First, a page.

Brooklyn Borough President Marty Markowitz received a warm welcome
while bestowing his proclamations. Other attendees included Assemblywoman
Adele Cohen and Mrs. Brooklyn, Jamie Snow Markowitz.

Catered by Glen Cove, Long Island-based Elegant Affairs, the
dinner included a salad served with a scrumptious beggar’s purse
(fashioned out of a crepe) that was filled with boursin cheese,
filet mignon and a sacher torte garnished with a sea star cookie.
While the dinner was expertly executed, the highlight of the
evening was definitely the sneak peek at the "Alien Stingers"
exhibit. Don’t miss it.

Klub Kino

DUMBO resident and famed actor and dancer Ben Vereen served as
master of ceremonies Aug. 28 at DUMBO Art Expo IV, held at the
Kino restaurant and lounge on Main Street.

The Expo is a team of artists led by curator Jan Larsen. The
monthly events include an art exhibit, live acts, a DUMBO Neighborhood
Service Award and after-party with "mad DJ skills"
– all for $8 at the door. Twenty-five percent of the proceeds
were donated to the DUMBO Neighborhood Association. (To date,
Larsen says $1,551 has been donated to DNA.)

Vereen, known for his work on television ("Roots")
and Broadway ("Pippin" and "Jelly’s Last Jam")
has had a resurgence of fame on Broadway of late starring opposite
Judd Hirsch in "I’m Not Rappaport." The Tony Award-winning
entertainer will star in a one-man-show at Brooklyn Center for
the Performing Arts at Brooklyn College on April 5.

The Art Expo returns to Kino on Oct. 3.

Opera baby, yeah

Michael York, who plays the role of Basil Exposition in all three
Austin Powers films, will be joined by pianist John Bell Young
in resurrecting a quite different production – the rarely performed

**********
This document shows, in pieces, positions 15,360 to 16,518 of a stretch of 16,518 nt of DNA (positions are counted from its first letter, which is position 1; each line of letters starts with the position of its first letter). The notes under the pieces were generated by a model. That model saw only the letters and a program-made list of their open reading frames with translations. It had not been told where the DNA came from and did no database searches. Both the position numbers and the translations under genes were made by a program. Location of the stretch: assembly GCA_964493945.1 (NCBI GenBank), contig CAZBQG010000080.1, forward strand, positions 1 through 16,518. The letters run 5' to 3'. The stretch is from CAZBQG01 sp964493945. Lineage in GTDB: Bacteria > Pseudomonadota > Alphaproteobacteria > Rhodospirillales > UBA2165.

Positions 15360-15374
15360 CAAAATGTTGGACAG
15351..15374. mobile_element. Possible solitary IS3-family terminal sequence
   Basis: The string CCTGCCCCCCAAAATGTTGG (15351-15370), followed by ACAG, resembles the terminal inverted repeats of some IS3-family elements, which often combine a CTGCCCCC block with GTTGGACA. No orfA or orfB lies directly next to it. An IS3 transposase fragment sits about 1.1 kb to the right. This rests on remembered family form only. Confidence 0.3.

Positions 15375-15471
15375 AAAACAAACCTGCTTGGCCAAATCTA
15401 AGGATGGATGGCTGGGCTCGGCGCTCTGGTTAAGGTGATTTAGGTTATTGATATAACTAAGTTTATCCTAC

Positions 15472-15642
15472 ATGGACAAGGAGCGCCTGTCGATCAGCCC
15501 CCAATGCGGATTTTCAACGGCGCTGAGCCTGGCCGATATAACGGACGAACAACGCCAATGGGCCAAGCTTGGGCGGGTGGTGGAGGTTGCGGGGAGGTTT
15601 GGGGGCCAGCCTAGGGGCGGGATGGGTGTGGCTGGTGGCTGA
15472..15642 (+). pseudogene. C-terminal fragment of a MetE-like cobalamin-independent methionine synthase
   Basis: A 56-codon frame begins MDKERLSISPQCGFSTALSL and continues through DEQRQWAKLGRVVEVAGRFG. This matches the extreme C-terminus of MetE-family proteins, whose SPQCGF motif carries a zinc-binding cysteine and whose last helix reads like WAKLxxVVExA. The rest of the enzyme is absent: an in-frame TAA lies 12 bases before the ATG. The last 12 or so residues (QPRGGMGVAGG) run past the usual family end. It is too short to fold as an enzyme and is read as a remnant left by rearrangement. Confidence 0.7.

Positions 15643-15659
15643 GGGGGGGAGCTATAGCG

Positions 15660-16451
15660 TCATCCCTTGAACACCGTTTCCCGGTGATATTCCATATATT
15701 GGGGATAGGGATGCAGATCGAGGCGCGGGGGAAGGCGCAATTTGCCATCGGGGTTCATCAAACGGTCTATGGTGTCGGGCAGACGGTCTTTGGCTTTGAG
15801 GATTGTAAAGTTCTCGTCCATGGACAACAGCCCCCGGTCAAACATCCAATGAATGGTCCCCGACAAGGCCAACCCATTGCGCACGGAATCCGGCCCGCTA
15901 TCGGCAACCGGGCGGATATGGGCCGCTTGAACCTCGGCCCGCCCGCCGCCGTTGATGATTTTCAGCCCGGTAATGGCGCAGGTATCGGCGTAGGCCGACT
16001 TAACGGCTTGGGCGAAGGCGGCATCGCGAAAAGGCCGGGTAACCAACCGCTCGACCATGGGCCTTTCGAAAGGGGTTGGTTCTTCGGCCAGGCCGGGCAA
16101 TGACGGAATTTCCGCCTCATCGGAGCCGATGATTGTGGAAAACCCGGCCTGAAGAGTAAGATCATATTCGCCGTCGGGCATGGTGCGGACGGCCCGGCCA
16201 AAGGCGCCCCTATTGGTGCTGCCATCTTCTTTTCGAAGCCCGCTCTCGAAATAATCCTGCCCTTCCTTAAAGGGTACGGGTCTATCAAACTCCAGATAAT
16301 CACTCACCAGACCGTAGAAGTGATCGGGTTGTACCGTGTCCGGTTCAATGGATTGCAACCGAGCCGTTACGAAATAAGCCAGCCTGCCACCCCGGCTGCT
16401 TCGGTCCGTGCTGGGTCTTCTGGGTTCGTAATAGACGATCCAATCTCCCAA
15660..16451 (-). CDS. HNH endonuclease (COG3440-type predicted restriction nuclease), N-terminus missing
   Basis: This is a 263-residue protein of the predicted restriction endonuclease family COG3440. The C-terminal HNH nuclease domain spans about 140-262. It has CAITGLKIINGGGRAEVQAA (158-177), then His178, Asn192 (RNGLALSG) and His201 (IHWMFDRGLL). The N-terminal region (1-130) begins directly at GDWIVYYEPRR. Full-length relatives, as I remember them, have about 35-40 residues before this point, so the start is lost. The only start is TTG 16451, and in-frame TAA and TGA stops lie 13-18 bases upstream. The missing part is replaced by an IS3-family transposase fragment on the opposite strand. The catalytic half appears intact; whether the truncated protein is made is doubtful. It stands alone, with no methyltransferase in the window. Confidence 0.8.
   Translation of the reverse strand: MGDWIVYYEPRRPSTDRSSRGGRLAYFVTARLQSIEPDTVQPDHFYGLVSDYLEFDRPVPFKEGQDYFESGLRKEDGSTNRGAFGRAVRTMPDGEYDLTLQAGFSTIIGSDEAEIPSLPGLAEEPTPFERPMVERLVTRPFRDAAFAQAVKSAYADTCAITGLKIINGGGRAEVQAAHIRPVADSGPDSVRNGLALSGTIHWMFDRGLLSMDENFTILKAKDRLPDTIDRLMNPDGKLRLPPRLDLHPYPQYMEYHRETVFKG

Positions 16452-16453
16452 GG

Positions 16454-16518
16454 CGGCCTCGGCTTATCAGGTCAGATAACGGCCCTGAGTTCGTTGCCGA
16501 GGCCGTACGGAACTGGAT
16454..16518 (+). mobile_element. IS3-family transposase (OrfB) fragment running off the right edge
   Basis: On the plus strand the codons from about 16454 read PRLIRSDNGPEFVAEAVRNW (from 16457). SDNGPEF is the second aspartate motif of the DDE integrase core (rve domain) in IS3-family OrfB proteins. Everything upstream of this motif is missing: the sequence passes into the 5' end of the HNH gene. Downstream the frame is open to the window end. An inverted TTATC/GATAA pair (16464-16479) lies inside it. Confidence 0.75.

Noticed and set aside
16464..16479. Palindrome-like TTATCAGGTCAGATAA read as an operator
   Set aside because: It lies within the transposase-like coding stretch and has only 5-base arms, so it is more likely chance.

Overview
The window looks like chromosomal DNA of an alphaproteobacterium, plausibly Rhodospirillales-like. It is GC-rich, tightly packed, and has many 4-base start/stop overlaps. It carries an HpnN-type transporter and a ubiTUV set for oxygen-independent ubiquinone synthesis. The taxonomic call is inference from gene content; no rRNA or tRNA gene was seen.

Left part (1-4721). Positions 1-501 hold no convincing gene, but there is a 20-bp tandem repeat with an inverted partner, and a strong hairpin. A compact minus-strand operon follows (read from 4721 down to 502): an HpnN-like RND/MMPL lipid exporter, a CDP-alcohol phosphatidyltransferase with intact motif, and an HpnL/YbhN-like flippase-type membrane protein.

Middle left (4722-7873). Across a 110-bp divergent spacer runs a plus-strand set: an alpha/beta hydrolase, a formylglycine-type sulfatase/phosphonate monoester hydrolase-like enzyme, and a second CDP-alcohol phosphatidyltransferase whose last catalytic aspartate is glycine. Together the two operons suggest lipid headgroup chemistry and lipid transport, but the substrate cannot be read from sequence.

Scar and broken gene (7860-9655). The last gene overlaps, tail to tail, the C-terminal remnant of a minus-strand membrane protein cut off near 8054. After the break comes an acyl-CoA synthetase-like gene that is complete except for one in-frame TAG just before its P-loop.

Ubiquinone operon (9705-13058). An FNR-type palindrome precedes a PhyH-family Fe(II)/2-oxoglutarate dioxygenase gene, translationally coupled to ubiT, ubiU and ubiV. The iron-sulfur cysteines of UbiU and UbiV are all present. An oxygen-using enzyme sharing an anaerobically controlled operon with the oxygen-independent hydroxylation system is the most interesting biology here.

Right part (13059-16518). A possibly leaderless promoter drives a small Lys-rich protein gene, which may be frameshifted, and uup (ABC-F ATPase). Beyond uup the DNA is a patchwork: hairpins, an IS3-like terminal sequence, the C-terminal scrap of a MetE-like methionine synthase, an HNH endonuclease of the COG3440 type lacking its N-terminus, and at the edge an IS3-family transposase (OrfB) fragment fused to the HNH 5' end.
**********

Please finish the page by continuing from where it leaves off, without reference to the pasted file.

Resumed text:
"Enoch Arden" (which will be released on CD by Americus
Records this month) – at the Brooklyn Music School this weekend.

The British film star will perform Richard Strauss’ melodramatic
setting of Tennyson’s poem at the school on Sept. 28 at 7:30
pm. The one-night-only concert is a benefit for the summer opera
program at the school, located at 126 St. Felix St., adjacent
to the Brooklyn Academy of Music. Tickets for "Enoch Arden"
and a reception are $50.

For tickets and more information, call (718) 638-5660.

Postponed party

The Brooklyn Conservatory of Music, at 58 Seventh Ave., announced
the postponement of its third annual gala, originally scheduled
to take place on Sept. 30 at Manhattan’s Laura Belle. The musical
tribute to honor the director of the Boys Choir of Harlem, Walter
Turnbull, with proceeds earmarked for the Brooklyn Conservatory
of Music’s Scholarship Fund, has been postponed until next spring.
The slumping economy and scheduling conflicts were cited as reasons
for the event’s postponement by the Conservatory’s Angela Harris.

The rescheduled fundraiser should be a memorable event as the
conservatory’s tribute to "Keeper of the Be-bop Flame"
Barry Harris last year included a hilarious impromptu performance
on piano by Bill Cosby.

For more information, or to make a donation to the Brooklyn Conservatory
of Music, call (718) 622-3300.